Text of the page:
Nourishing a sustainable cocoa trade in the Solomon Islands

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Nourishing a sustainable cocoa trade in the Solomon Islands

©IFAD/ Todd M. Henry

On a dusty side street in Auki, a seaside market town on the island of Malaita, Arania Enterprises is bustling. Cocoa dryers come and go, bringing plenty of cocoa beans for sale, and its unassuming wood-framed warehouse is stocked full of giant bags ready for export.

Arania, one of the leading buyers and exporters of cocoa in the Solomon Islands, has been operating for over 30 years. It’s a family business, too, run by father and son team Brown and David Fono.

In 2016, Arania got a new opportunity: it was invited to be a lead partner of the IFAD-supported Rural Development Programme (RDP II), an initiative seeking to boost the socio-economic development of farmers throughout the Solomon Islands. It’s easy to see why.

Brown and David Fono in front of the Arania Enterprises warehouse, full of 80-kilo bags of dried cocoa beans ready for export.

RDP II puts communities and partnerships first. Specifically, it was designed around a “chain-link” model – one that establishes lucrative relationships between local agri-businesses, like Arania, and small-scale growers and dryers who produce commodities that are bountiful in the Solomon Islands, such as cocoa and coconut. The programme, a joint effort between IFAD, the Government of the Solomon Islands, Australia’s Department of Foreign Affairs and Trade, the European Union and the World Bank, had identified this model as an optimal way to help local businesses modernize their operations, increase their local value addition and improve their incomes.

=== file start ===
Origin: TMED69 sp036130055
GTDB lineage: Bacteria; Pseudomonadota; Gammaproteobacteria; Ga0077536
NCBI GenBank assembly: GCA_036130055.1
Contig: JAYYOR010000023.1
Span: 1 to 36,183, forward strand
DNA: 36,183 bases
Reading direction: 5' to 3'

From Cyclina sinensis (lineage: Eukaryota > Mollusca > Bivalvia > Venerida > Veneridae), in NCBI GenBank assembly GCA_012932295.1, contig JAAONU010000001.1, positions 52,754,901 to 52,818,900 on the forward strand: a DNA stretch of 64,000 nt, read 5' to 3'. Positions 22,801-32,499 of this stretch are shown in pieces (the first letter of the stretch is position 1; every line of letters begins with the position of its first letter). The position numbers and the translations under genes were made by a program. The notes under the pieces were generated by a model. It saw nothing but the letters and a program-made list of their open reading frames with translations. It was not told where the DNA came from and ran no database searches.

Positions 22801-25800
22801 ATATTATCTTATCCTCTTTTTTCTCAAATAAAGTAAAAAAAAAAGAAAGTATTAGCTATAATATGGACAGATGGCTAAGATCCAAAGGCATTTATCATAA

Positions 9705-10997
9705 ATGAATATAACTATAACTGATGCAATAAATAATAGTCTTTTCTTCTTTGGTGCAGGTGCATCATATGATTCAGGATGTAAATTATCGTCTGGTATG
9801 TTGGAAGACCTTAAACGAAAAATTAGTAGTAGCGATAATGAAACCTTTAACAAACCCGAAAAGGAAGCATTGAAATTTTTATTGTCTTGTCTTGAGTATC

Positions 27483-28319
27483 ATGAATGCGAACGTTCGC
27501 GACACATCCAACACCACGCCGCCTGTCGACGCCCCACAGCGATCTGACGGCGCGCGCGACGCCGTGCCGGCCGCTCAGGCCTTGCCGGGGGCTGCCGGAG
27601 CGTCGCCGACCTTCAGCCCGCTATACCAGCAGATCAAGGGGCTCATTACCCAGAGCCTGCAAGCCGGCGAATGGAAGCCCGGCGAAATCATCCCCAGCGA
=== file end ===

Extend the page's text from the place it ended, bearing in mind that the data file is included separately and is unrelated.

RDP II initially approached Arania because of their experience in commodities trading and their familiarity with the local communities, tribal customs and farming practices. They knew the new partnership model would spell a change in the way local producers worked together, and that it would require a certain level of trust and understanding – and as it turns out, it didn’t develop overnight.

“Before, the growers worked individually and sold wet beans on the open market. Now they sell to the dryers who sell to us,” explains David. “In the beginning, a major challenge for us was building trust between the growers, dryers and our company.”

But the Fonos, cocoa growers themselves, have always prioritized building good relationships with the cocoa dryers and farmers they work with. Bit by bit, trust grew.

“Now, everyone in the partnership understands how the value chain is designed to work, and accepts their respective roles,” David says. “They have a positive mindset about it and see how it is effective in building up their livelihoods. It’s really working.”

In its role as RDP II lead partner, Arania has worked in tandem with three farmers’ associations in Malaita since 2018. One of them is REVIRESCO Farmer's Association Trust Board Partnership, located in Faalau Village in northern Malaita. Bobby Kalafiu, the cooperative’s coordinator, is the grassroots link between Arania and more than 100 farmers who grow cocoa on plots in the community plantation. He buys wet beans from the growers, which he dries in both traditional fire-powered drying sheds and more modern solar sheds (provided by RDP II), then sells to Arania.